London: Chatto & Windus, 1920. Large octavo (26 × 21 cm). Original orange paper-covered boards, incorporating an illustration by Mikhail Larionov; 26 pp. With six illustrations by Larionov throughout. Recent professional repair to spine; moisture damage to boards; very light traces of moisture to plates; still good or better.
First English translation of Alexander Blok’s controversial 1918 long poem “The Twelve,” a poetic response to the October Revolution, illustrated by the avant-garde artist Mikhail Larionov. Blok (1880-1921) chose to remain in Russia following the Revolution, while Larionov (1881-1964) settled in Paris, with their trajectories representing the political split within the literary and artistic Russian avant-garde. Blok never saw Larionov’s illustrations which were completed in Paris. This was a significant creative departure for Larionov whose graphic work was typically done in close collaboration with the author of the text, in keeping with the principles of Futurist bookmaking. Instead, Larionov who unlike Blok did not witness the Revolution in Russia, was likely drawing on his experience of violence during his service in WWI for his illustrations of the poem.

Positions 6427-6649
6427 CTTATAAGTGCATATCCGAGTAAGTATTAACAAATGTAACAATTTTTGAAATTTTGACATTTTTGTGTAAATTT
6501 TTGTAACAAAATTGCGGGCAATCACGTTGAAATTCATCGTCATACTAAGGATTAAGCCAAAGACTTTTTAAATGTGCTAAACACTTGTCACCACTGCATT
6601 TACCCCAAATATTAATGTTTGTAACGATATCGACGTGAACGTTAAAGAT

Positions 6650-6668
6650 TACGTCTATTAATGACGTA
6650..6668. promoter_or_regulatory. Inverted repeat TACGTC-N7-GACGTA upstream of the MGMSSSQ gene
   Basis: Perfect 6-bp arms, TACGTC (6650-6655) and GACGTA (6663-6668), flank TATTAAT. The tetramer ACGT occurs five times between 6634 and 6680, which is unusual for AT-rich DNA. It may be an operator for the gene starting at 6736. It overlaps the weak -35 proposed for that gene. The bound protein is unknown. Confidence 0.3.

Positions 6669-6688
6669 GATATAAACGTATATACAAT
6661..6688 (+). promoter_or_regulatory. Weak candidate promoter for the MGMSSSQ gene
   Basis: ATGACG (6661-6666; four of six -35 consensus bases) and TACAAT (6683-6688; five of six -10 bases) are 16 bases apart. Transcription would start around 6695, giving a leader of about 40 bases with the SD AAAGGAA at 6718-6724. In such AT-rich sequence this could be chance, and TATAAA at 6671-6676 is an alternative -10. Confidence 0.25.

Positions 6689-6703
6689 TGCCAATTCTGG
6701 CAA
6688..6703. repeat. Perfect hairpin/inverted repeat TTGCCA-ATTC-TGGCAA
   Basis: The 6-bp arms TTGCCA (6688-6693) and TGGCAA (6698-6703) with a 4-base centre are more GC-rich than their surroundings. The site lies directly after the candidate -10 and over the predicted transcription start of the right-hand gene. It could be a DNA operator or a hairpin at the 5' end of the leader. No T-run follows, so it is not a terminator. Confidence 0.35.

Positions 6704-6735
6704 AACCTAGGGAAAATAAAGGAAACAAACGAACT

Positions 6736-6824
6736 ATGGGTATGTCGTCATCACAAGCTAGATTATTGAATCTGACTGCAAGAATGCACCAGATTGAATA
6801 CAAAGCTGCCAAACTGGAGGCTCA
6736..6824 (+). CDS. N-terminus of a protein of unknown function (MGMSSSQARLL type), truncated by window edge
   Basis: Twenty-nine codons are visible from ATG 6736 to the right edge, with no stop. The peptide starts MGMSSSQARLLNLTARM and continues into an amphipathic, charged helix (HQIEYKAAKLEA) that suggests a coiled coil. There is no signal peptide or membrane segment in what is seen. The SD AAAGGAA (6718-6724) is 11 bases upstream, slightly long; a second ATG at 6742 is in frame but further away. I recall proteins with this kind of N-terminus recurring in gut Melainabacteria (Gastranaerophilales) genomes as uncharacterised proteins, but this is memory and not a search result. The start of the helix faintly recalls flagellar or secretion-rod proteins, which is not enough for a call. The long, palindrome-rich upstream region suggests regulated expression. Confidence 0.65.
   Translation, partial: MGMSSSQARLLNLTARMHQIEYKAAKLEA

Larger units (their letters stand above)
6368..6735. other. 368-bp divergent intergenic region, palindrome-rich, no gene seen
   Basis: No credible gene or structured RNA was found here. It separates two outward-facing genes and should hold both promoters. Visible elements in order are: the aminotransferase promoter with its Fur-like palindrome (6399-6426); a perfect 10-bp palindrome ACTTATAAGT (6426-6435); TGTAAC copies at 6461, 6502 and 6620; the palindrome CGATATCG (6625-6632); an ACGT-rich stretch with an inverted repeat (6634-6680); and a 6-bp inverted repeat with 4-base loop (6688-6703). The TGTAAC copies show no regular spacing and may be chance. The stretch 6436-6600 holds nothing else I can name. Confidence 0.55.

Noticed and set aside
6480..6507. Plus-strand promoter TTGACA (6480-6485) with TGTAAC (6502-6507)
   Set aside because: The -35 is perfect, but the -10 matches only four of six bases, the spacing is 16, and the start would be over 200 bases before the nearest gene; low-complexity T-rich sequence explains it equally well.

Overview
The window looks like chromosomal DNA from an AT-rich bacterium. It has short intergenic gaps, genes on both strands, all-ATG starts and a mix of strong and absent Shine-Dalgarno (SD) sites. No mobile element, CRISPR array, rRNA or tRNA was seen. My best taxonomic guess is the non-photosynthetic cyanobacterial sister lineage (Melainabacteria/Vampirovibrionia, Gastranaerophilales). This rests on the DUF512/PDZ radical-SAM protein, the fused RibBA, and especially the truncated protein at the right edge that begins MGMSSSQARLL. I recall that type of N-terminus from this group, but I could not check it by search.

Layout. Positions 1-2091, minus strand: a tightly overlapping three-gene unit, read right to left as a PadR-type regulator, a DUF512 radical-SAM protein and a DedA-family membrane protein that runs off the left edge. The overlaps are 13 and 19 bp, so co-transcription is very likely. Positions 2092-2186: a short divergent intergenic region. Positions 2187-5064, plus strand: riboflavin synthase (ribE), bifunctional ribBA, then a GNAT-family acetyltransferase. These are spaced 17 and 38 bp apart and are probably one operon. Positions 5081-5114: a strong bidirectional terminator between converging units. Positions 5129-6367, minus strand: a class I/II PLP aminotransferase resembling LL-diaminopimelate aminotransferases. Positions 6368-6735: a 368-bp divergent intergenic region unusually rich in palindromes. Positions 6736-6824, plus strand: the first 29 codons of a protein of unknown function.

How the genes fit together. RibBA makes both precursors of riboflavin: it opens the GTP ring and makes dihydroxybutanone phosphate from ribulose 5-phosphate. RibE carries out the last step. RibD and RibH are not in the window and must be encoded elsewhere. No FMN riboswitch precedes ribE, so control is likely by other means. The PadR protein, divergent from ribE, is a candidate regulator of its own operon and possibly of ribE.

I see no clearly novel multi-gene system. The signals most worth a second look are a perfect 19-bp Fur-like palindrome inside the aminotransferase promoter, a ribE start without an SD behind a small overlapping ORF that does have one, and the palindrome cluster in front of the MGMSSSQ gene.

“The Twelve” was first published in France in 1920 by the Russian publisher Mishen` (along with Blok’s other poem, The Scythians) with illustrations by the avant-gardist couple Natalia Goncharova and Mikhail Larionov. The French translation which appeared in the same year used only Larionov’s illustrations. For this English translation, published simultaneously in London, Larionov reinforced the drawings with ink, to make them bolder and more legible than in the French edition. Translated from the Russian with an introduction and notes Carl Eric Bechhofer (1894-1949), author and translator who wrote a number of works on Russia such as “Russia at a Crossroads” (1916) and “Through Starving Russia” (1921). Another English translation, but without Larionov's illustration, appeared the same year in New York, by Babette Deutsch and Avrahm Yarmolinsky.
Book ID: P6486